By Melanie Zuercher

Special to the Kansan

It was late August 1963, and Dwight and Lavonne Platt of North Newton and their young family were headed back to Kansas after a summer in coastal North Carolina. But there was a stop they needed to make first.

Platt, Bethel College professor emeritus of biology, had been teaching at the college for six years and was finishing Ph.D. studies, for which he needed a marine biology course. So he, Lavonne, 4½-year-old Kamala and 1-year-old Richard had spent the summer of 1963 in Beaufort, N.C., at Duke University’s marine lab.

The Platts already had a long-standing interest in civil rights issues. Dwight Platt’s ancestors had a stop on the Underground Railroad at their Illinois home in the mid-1800s. His mother, Selma Rich Platt Johnson, “was very active in interracial affairs in Newton,” he says. “She was interested in desegregation of restaurants and theaters.”

As a teenager, Platt had been part of an effort to desegregate the Newton municipal swimming pool. “We had interracial swimming parties, after hours,” he remembers.

The Platts paid attention to news reports and to material from organizations they were involved with that told of a “March on Washington for Jobs and Freedom” to be held Aug. 28, 1963.

What they read emphasized “the importance that this march be bi-racial,” Platt says.

“A former student of mine was living [with his family] near Washington. We called and asked if we could stay with them. So we did, and went to the March on Washington on our way back to Kansas.”

The friends didn’t go, however. Like many Washington residents, they were afraid of violence or other trouble surrounding the march. “They actually discouraged us from going,” Platt says. “Some people left Washington that day, and many businesses closed.”

But he and Lavonne went ahead, with Richard in a stroller, leaving Kamala behind to play with their friends’ son, although Platt thinks she may never have quite forgiven her parents for not taking her.

“We went first to the Washington Monument, where the marchers were to gather. There were people singing, to entertain the crowd, I suppose. Whenever a celebrity would show up, they would announce that, between songs. In the late morning, we started to march toward the Lincoln Memorial.”

When it came time to listen to the speakers on the memorial’s porch, Platt says, “We were up fairly close. There was a tree nearby and I remember some young guy getting up in the tree so he could see better.”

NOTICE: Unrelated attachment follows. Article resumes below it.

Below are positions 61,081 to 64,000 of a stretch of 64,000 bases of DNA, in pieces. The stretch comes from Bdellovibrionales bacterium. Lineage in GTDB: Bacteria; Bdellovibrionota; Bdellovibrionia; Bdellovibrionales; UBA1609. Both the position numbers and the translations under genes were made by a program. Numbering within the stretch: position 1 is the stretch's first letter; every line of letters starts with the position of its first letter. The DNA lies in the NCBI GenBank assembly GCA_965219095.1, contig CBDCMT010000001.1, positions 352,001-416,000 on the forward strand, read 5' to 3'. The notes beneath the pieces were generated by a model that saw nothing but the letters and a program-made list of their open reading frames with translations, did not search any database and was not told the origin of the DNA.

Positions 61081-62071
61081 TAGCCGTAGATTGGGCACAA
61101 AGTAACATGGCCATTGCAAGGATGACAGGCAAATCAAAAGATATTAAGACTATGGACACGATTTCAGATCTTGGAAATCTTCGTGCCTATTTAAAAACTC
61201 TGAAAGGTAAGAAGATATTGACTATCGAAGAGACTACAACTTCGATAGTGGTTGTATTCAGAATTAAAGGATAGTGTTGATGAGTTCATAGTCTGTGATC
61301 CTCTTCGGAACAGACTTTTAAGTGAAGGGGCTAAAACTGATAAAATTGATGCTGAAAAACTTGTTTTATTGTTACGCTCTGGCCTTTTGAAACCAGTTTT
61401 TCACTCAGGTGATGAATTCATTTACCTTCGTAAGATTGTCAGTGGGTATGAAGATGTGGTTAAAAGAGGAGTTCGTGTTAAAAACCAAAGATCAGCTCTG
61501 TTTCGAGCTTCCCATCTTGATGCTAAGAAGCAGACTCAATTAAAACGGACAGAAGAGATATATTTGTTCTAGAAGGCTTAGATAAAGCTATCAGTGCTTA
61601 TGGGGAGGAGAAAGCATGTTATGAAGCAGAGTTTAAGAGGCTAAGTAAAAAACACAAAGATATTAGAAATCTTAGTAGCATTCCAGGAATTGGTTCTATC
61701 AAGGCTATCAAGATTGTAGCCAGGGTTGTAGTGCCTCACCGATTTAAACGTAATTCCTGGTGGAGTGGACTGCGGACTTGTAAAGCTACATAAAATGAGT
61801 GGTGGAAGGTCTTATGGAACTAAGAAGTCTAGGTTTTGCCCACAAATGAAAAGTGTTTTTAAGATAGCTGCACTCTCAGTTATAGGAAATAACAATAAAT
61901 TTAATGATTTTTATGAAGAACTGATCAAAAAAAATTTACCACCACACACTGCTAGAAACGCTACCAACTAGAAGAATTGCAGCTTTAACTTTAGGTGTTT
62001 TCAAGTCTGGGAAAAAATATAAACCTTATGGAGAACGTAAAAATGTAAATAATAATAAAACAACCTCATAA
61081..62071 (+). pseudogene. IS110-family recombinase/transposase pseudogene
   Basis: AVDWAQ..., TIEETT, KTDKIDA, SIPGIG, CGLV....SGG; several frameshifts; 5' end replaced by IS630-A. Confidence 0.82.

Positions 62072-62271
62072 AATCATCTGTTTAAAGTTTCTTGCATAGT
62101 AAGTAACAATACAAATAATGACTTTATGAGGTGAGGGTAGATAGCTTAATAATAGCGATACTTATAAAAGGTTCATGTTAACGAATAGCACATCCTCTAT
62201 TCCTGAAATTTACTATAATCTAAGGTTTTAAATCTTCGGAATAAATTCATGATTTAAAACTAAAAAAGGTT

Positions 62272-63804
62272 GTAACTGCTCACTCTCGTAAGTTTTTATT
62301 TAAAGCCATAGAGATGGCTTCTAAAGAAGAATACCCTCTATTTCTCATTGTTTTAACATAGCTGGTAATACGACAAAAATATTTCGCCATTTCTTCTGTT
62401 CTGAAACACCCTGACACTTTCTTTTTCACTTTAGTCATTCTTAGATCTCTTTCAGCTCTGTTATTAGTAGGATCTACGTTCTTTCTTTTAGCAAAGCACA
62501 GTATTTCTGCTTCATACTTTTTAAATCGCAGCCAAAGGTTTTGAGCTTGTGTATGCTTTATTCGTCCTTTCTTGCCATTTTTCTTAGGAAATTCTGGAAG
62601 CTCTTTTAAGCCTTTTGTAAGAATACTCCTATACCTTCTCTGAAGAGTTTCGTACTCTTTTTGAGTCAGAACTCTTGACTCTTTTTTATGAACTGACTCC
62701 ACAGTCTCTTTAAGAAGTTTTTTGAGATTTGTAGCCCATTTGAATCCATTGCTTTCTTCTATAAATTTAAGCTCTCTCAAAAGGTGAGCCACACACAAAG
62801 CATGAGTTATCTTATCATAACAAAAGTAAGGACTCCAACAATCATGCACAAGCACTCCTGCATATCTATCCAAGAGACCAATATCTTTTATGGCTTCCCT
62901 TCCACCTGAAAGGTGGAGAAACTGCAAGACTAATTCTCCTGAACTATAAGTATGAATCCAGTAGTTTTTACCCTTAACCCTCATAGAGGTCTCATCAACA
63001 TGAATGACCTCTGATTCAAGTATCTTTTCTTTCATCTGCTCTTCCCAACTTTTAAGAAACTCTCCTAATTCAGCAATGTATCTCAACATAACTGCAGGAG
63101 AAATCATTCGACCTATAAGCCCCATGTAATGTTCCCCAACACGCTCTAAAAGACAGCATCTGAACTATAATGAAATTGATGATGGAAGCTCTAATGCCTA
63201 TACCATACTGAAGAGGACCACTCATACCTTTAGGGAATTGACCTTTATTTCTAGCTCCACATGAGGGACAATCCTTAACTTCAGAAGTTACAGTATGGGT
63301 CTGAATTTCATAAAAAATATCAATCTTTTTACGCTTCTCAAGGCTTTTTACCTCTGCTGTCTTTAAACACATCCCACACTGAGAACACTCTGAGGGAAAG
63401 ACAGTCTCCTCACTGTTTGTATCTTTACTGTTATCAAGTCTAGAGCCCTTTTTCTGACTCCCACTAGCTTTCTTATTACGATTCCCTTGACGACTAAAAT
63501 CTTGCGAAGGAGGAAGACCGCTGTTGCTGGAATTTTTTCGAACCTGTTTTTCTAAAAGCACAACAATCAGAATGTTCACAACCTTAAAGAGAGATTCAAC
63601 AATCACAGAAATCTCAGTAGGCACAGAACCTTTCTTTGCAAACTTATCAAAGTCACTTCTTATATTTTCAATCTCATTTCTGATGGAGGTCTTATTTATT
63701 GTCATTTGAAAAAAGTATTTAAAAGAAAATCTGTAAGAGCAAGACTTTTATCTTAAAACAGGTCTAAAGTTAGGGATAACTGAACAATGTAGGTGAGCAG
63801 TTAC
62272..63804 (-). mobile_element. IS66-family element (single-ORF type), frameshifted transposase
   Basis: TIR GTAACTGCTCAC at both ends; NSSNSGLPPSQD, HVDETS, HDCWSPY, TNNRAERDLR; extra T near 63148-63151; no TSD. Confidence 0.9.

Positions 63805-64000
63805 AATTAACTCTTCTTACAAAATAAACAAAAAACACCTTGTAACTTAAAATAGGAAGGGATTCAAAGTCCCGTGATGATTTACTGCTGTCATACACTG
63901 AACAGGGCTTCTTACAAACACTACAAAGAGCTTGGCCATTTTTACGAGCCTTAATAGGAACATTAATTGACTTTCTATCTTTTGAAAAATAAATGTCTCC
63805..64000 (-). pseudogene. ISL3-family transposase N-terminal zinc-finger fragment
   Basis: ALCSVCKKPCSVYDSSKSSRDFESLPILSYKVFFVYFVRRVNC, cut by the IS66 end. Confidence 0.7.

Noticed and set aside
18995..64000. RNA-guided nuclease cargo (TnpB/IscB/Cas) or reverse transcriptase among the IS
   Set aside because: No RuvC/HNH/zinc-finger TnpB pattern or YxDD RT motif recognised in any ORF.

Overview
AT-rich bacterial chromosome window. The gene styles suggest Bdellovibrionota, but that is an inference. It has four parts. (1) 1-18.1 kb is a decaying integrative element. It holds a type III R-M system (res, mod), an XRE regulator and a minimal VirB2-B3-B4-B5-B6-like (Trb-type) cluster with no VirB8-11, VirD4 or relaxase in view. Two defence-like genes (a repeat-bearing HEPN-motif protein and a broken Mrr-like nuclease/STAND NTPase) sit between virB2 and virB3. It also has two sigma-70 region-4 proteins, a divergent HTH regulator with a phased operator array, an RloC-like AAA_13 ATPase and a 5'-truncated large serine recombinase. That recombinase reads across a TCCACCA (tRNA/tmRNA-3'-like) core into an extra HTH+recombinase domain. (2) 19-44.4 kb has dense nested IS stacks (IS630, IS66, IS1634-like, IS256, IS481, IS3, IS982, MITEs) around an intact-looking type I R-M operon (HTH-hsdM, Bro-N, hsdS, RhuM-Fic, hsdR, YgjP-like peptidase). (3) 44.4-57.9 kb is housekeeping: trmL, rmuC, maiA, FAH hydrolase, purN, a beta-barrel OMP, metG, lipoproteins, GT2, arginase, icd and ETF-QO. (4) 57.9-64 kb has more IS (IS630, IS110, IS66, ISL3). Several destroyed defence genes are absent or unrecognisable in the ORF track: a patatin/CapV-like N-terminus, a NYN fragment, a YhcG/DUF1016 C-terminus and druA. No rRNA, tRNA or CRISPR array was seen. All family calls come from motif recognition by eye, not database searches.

As Platt told a reporter from “The Bethel Collegian,” the student newspaper, about a month after the march, and as he still recalls today, he was impressed by how well-organized the march was.

“They had water stations, portable toilets, first-aid stations,” he says. “They had their own marshals, but they were not carrying weapons. Their instructions were that if someone got violent, they were simply to surround them and call for the police.”

But one lasting legacy of the March on Washington was its peacefulness. “It wasn’t an angry day,” Platt says.

Another thing that impressed him was “such a wide variety of people, not only in the crowd but on the platform.”

Of the estimated 250,000 marchers, about 60,000 were white. The speakers – in addition to, most famously, Martin Luther King Jr. – included Archbishop Patrick O’Boyle and national Catholic leader Mathew Ahmann; Eugene Carson Blake, representing the National Council of Churches; national Jewish leaders Rabbi Uri Miller and Rabbi Joachim Prinz; and labor leader Walter Reuther of the United Auto Workers.

Others were John Lewis, chair of the Student Nonviolent Coordinating Committee (SNCC); A. Philip Randolph, march organizer and president of the Brotherhood of Sleeping Car Porters, the first predominantly black labor union; Floyd McKissick, chair of the Congress on Racial Equality (reading the statement of CORE president James Farmer, jailed after a protest in Louisiana); Whitney Young, Jr., president of the National Urban League; Roy Wilkins, president of the NAACP; and civil rights organizer and nonviolent strategist Bayard Rustin.

“People think of this as ‘Martin Luther King’s March on Washington,’” Platt says, “but it was A. Philip Randolph’s march. He proposed it to Bayard Rustin, who wrote up a design. It was originally supposed to be three days long and include civil disobedience, but other organizers didn’t go for that.”

Randolph, in fact, had planned a similar march in 1941. President Franklin D. Roosevelt eventually responded by issuing an executive order outlawing discrimination in the armed services, and the march was called off.

President John F. Kennedy was initially equally unenthusiastic about the march of August 1963 (the centennial year of the Emancipation Proclamation) but planners proceeded anyway.

Fifty years later, Platt considers what has changed.

“You can see it, looking around Newton,” he says. “It was [once] quite a segregated community. Now it’s not a hostile, or an enforced, segregation.

“The march changed the legal framework,” Platt says. It is credited with creating the political momentum that resulted in Congress passing the Civil Rights Act of 1964 and the Voting Rights Act of 1965.

“Now the challenge is to change cultural attitudes. One hopes that changing the laws will change the culture. But we still see racist attitudes and more blacks [than whites] unemployed, or paid lower, more blacks in prison.”

Platt’s younger sister, Zona Galle of North Newton, adds, “It’s both sad and encouraging that many young people now have no idea what happened in the past – they can’t imagine such a time. I think it’s good it’s being talked about now [in the 50th-anniversary year], to remember that this was only 50 years ago.”

Dwight Platt will talk about his memories of the March on Washington on the anniversary day, Aug. 28, in Bethel College’s weekly chapel service at 11 a.m.